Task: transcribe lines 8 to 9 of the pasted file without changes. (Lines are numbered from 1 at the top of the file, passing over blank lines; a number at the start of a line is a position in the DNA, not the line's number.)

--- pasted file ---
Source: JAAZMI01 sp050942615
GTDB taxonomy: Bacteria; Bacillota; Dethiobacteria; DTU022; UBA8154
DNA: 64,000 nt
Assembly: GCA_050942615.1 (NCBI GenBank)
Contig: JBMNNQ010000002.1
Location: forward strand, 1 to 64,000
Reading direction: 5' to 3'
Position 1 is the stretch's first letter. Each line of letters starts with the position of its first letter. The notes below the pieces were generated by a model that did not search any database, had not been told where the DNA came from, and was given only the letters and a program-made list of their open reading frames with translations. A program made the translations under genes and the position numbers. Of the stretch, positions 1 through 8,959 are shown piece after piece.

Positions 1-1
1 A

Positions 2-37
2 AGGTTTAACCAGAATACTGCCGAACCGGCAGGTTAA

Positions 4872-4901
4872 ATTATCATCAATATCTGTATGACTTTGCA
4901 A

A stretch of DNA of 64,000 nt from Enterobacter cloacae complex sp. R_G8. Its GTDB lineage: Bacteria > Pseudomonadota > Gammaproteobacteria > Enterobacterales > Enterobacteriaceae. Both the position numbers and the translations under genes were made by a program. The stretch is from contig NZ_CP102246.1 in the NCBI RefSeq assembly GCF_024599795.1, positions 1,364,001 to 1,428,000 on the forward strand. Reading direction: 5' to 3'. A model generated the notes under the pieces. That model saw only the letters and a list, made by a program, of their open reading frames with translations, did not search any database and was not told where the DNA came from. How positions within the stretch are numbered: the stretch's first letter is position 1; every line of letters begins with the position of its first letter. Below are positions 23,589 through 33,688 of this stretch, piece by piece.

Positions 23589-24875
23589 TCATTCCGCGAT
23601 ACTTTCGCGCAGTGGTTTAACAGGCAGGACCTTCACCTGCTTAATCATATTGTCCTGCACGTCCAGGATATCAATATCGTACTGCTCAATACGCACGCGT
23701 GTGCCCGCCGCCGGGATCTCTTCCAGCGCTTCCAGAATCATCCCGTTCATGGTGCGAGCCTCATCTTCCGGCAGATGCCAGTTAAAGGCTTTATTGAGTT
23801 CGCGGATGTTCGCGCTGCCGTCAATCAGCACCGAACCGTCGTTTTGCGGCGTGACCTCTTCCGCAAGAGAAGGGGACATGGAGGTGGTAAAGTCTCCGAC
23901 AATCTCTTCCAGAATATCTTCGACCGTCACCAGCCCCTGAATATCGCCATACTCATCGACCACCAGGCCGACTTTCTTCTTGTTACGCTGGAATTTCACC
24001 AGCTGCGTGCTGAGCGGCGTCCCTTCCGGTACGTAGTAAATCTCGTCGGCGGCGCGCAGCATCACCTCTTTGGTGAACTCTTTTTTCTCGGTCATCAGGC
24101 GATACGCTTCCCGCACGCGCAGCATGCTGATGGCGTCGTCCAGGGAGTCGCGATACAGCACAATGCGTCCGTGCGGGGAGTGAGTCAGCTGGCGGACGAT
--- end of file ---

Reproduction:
Position 1 is the stretch's first letter. Each line of letters starts with the position of its first letter. The notes below the pieces were generated by a model that did not search any database, had not been told where the DNA came from, and was given only the letters and a program-made list of their open reading frames with translations. A program made the translations under genes and the position numbers. Of the stretch, positions 1 through 8,959 are shown piece after piece.

Positions 1-1